Yesterday's announced signing of B.J. Upton by the Atlanta Braves should start the dominoes falling that may wind up with the Rockies trading Dexter Fowler, absurd as the team's asking price may be. With both the Braves and Phillies being in pursuit of Upton, the Phillies are now looking at their fallback options, which could include the Rockies centerfielder. The Nationals are also keen on most CF's on the market, and the NL East center-field bidding war could even be drawing in the Miami Marlins.
The Phillies, for now, emerge as the most likely destination should a Fowler trade materialize this winter. As the first link indicates, however, they seem to still be focused on free agent options instead of the trade market. The same remains true to date of the Nationals, and Fowler's wide open contract status past 2013 may make him unappealing to Miami. Fowler's age helps him compared to the rest of the available CF market, as does his switch hitting, but a lack of understanding of the effects of Coors Field on both the hitting and defensive end of things adds to his perceived risk once outside Colorado. I'm currently seeing a trade as unlikely until there's a bit more evidence that the demand will rise closer to the Rockies apparent valuation of their center fielder.
In other Fowler (the town, this time)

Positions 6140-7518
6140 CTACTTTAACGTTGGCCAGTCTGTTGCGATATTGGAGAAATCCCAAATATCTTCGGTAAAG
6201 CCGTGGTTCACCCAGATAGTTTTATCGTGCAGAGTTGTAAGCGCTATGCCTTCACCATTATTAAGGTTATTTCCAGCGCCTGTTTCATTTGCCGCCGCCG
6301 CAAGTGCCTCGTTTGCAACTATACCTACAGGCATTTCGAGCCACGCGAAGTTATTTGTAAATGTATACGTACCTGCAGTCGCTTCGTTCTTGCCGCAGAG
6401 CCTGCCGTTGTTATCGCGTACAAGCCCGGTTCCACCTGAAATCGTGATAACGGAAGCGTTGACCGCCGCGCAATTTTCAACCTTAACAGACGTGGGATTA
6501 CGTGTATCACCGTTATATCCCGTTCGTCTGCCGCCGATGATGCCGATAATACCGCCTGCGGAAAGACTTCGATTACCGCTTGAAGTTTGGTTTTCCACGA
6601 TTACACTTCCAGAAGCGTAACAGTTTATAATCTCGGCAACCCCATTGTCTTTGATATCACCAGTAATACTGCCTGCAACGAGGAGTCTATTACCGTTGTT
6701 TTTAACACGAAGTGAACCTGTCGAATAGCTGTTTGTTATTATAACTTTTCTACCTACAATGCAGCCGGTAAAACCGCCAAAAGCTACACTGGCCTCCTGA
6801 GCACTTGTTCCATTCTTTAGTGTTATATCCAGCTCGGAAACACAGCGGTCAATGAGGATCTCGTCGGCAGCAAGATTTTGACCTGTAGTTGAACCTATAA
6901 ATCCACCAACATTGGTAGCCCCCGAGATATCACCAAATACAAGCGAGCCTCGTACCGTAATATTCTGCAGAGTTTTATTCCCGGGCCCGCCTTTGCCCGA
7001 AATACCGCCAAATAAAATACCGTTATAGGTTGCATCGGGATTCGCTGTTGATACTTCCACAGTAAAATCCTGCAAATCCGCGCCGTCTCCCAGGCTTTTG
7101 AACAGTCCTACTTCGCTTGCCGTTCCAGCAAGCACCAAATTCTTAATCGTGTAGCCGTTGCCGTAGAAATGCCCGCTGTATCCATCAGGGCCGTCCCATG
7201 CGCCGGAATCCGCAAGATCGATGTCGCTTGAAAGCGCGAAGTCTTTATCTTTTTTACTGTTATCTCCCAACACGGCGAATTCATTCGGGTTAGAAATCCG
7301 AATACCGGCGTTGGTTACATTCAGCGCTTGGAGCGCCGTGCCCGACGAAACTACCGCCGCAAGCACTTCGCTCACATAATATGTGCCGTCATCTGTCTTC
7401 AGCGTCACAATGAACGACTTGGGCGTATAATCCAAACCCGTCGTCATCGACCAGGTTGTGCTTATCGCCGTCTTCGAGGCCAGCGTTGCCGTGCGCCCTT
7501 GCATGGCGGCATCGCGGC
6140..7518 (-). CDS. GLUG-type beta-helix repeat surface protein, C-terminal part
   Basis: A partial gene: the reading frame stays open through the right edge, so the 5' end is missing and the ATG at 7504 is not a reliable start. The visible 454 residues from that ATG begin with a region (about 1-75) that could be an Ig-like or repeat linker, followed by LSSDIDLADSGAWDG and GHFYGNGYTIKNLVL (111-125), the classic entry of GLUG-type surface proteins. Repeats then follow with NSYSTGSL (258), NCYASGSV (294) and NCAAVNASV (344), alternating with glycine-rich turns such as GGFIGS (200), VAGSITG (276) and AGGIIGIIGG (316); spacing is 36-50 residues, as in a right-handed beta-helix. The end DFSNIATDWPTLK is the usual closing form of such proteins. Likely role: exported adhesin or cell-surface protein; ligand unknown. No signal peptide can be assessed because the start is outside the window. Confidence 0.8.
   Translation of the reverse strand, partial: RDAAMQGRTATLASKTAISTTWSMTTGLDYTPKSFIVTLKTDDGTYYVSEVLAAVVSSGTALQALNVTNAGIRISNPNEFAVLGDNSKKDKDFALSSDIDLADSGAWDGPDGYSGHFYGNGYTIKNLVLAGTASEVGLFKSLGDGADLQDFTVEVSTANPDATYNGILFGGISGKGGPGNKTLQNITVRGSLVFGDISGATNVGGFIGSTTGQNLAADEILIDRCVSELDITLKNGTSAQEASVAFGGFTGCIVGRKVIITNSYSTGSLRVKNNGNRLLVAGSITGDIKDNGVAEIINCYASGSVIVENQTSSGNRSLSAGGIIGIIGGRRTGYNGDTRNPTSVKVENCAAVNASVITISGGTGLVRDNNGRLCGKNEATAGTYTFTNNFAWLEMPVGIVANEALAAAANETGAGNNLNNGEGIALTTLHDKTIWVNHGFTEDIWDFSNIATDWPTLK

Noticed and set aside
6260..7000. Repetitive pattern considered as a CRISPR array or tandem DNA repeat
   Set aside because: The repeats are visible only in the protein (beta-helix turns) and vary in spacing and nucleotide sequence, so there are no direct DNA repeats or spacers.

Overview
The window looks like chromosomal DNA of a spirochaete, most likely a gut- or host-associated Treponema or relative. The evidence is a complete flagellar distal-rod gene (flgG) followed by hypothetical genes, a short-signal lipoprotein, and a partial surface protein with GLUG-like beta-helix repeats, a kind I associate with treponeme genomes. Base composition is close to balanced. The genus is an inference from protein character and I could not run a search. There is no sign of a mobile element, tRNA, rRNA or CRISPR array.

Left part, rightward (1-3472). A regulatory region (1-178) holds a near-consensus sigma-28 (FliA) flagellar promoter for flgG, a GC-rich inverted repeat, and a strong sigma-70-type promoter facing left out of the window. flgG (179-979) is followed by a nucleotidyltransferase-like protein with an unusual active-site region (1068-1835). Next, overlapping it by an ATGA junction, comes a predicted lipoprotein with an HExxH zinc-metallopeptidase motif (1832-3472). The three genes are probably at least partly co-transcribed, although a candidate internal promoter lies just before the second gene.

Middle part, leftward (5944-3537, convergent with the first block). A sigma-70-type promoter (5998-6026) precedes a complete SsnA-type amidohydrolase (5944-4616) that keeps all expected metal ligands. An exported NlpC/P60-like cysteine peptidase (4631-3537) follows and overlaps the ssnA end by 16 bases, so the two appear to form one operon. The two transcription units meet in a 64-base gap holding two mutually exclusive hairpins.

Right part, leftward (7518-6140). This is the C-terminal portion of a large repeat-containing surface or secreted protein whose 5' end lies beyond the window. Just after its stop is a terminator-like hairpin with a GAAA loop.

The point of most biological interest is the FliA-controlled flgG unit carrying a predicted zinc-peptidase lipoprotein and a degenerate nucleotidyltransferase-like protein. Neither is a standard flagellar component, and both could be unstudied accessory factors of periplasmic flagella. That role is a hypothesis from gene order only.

hot-stove.., err, used-pot-warmer-on-thrift-store-shelf news, the Rockies may be an interested party in the Luke Hochevar trade talks as the Royals seek to move the RHP before the non-tender deadline. The local Hochevar no longer has the promise he held as the #1 overall draft pick in 2006 (taken one slot ahead of Greg Reynolds, no less) but as far as low cost, high risk upside plays, the team could do much worse. Much like Ricky Nolasco, who the Rockies are also apparently interested in, Hochevar has been a much better pitcher peripherally than has translated into his actual run prevention results, with a career ERA more than a full run over his career xFIP according to FanGraphs. With 771 innings pitched over several seasons, the discrepancy may be a fixed trait of the pitcher that never "normalizes," but in the event that it does, that represents a considerable profit to be taken by whatever team acquires Hochevar for cheap right now.